"AS/400" Era Coming to an End

IBM announces new strategy with unified server brand. AS/400 to become iSeries 400.

Finally putting to rest rampant speculation about its server strategy, IBM announced that the AS/400, along with the RS/6000, Netfinity, and S/390 servers, will be brought together under one brand name, the IBM eservers.

In addition to bringing the four servers under one umbrella, IBM is also re-naming them. The former server brands will each become an eserver series. The AS/400 will be known as the iSeries 400, the RS/6000 as the pSeries, the S/390 as the zSeries, and Netfinity as the xSeries. IBM will use the red “e” symbol as the connector between the servers and IBM’s e-business push. Beneath the eserver brand will be the individual product lines.

The 270 and 8XX servers will take the iSeries 400 name, but the Model 170 and 7XX servers will keep the AS/400 moniker and be sold until the end of 2001.
In two separate pre-briefings, Ian Jarman, manager, AS/400 product marketing, discussed the new server strategy and AS/400’s role in this initiative with MIDRANGE Systems.

“IBM’s goal is to deliver on its vision of e-business,” says Jarman. “By bringing together the servers in a structured environment, we feel we can do that. The strength of the “e” brand is key to the success of this move.”

According to Jarman, the move has been in the works for some time. There were a few main reasons, he says. One was IBM’s dilemma of how to adequately market a range of servers that are, at times, competing for the same customer base. Another was that IBM recognized the benefits of leveraging the technologies into one family of servers.

Ultimately, the decision to align the products under a single brand boiled down to one main reason. “Overall, as a unit, we can build a stronger argument for being the company of choice for e-business,” says Jarman. “We’re going to exploit all the technologies we have across all our product lines. This is not about re-naming or re-branding, its about bringing all of the technologies and strengths of our product line together so we can operate as a single family of servers and compete in the market with all the force of IBM.”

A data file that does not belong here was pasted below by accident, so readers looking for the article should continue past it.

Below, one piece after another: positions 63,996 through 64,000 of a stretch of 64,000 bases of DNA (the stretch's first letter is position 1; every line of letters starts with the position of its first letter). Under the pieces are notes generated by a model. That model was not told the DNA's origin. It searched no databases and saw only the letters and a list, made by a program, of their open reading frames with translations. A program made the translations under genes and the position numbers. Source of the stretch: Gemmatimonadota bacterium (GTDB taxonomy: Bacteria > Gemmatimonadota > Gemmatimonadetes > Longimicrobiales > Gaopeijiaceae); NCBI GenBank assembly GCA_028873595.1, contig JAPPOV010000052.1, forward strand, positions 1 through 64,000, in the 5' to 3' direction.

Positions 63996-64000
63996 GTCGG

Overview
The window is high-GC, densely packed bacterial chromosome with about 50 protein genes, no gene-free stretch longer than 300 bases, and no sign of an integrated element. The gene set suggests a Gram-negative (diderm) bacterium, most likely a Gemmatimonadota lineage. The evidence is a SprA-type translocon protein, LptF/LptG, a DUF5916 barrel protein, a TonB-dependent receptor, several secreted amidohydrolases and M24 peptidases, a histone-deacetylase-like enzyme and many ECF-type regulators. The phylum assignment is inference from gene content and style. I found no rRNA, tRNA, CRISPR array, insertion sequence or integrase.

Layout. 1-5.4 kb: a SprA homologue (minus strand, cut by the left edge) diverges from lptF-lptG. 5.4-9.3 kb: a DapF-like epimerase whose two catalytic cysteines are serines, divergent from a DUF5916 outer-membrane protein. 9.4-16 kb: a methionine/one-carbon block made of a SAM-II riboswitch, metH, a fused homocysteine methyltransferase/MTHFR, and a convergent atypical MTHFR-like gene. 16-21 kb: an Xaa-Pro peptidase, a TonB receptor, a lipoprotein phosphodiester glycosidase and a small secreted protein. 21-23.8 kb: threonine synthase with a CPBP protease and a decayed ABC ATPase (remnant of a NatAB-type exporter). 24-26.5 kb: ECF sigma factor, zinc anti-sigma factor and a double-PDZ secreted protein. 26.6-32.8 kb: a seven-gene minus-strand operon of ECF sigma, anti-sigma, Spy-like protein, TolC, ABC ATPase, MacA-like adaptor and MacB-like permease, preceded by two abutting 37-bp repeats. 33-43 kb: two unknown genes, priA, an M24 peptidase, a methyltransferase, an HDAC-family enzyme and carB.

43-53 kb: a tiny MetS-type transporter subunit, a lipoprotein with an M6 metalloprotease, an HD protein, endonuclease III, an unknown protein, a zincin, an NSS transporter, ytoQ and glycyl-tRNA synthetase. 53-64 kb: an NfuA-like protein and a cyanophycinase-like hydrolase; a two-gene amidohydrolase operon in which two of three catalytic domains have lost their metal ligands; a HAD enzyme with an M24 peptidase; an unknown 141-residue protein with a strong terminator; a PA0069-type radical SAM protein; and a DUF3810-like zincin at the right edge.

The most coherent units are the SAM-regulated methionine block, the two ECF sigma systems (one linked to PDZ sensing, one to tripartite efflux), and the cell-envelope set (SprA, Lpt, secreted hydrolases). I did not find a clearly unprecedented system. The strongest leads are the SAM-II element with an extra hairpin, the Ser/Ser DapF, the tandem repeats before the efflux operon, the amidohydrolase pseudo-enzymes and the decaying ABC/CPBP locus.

The AS/400 name, a stalwart of IBM’s server family since 1988 and the second strongest brand in IBM behind the IBM logo, will not be going away immediately, however. Instead, IBM has mapped out a gradual progression to the iSeries name.

IBM’s new line of AS/400 servers, the mdoel 8XX servers and the model 270 (announced in May of this year), will be referred to under the I series name. The other servers—the 7XX servers, the model 250 and model 170-will still be referred to as AS/400s.

“Any [AS/400] servers that have the copper and silicon-on-insulator (SOI) technologies will fall under the I series,” says Jarman. “Anything that does not will still fall under the AS/400 umbrella.”

All future hardware releases will fall under the iSeries name, but IBM will continue to sell the AS/400 through 2001. Some things will remain the same in the AS/400 community, as IBM announced that the AS/400’s operating system, OS/400, would retain the same name.

While Jarman says the May AS/400 announcements would have been the ideal time to announce the name change, the timing was just not right. “It would have been great to introduce the new line of servers under the iSeries name, but the other server families were not ready to make the announcement at the time. We could have waited to introduce the new servers, but we felt it would not have been fair to the AS/400 community.”

Although it has an installed base of 700,000, the AS/400 has fallen on tough times of late. IBM has taken steps over the past couple years to bring the AS/400 up-to-date with emerging technologies, adding support for Lotus/Domino, making it compatible with NT servers, etc. Those efforts did not translate into success, however, as the AS/400 division saw revenues decrease in six of the last seven quarters. “Although it has been around for some time, the technology is much different than it was in 1988,” says Jarman. “However, the image is that the AS/400 is old and people are writing off anything that is not new.”

It is that image, he says, that ultimately led to IBM’s decision to rename the AS/400 brand. “We have the opportunity to erase the vision of the AS/400 as old-school technology. By making this change, we believe we are taking that image head on and we’re re-positioning the AS/400 as a significant part of IBM’s e-business strategy. We have been an advocate of bringing the AS/400 and its leading technology into this new server strategy.”

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